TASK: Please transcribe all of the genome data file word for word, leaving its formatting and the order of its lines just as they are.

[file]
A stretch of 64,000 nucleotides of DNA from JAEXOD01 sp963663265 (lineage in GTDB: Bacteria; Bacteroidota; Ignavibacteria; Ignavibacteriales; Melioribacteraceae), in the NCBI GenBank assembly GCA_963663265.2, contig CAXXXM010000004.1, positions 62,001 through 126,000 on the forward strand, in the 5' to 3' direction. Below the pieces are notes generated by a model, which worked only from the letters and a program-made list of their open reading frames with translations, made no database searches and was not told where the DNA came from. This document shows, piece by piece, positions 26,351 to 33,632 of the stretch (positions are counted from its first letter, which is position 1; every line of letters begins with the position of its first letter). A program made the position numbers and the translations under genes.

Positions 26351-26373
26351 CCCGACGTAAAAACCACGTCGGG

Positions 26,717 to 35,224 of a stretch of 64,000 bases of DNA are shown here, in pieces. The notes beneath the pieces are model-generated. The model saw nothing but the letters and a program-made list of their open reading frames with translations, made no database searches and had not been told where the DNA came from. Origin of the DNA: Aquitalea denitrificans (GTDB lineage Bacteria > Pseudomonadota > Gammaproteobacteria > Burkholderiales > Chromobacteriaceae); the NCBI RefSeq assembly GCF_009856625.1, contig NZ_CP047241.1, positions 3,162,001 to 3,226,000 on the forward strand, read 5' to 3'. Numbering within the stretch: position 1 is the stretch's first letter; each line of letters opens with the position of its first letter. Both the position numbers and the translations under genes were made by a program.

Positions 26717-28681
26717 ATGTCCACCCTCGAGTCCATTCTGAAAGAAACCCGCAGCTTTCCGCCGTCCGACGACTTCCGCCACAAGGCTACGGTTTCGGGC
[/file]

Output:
A stretch of 64,000 nucleotides of DNA from JAEXOD01 sp963663265 (lineage in GTDB: Bacteria; Bacteroidota; Ignavibacteria; Ignavibacteriales; Melioribacteraceae), in the NCBI GenBank assembly GCA_963663265.2, contig CAXXXM010000004.1, positions 62,001 through 126,000 on the forward strand, in the 5' to 3' direction. Below the pieces are notes generated by a model, which worked only from the letters and a program-made list of their open reading frames with translations, made no database searches and was not told where the DNA came from. This document shows, piece by piece, positions 26,351 to 33,632 of the stretch (positions are counted from its first letter, which is position 1; every line of letters begins with the position of its first letter). A program made the position numbers and the translations under genes.

Positions 26351-26373
26351 CCCGACGTAAAAACCACGTCGGG

Positions 26,717 to 35,224 of a stretch of 64,000 bases of DNA are shown here, in pieces. The notes beneath the pieces are model-generated. The model saw nothing but the letters and a program-made list of their open reading frames with translations, made no database searches and had not been told where the DNA came from. Origin of the DNA: Aquitalea denitrificans (GTDB lineage Bacteria > Pseudomonadota > Gammaproteobacteria > Burkholderiales > Chromobacteriaceae); the NCBI RefSeq assembly GCF_009856625.1, contig NZ_CP047241.1, positions 3,162,001 to 3,226,000 on the forward strand, read 5' to 3'. Numbering within the stretch: position 1 is the stretch's first letter; each line of letters opens with the position of its first letter. Both the position numbers and the translations under genes were made by a program.

Positions 26717-28681
26717 ATGTCCACCCTCGAGTCCATTCTGAAAGAAACCCGCAGCTTTCCGCCGTCCGACGACTTCCGCCACAAGGCTACGGTTTCGGGC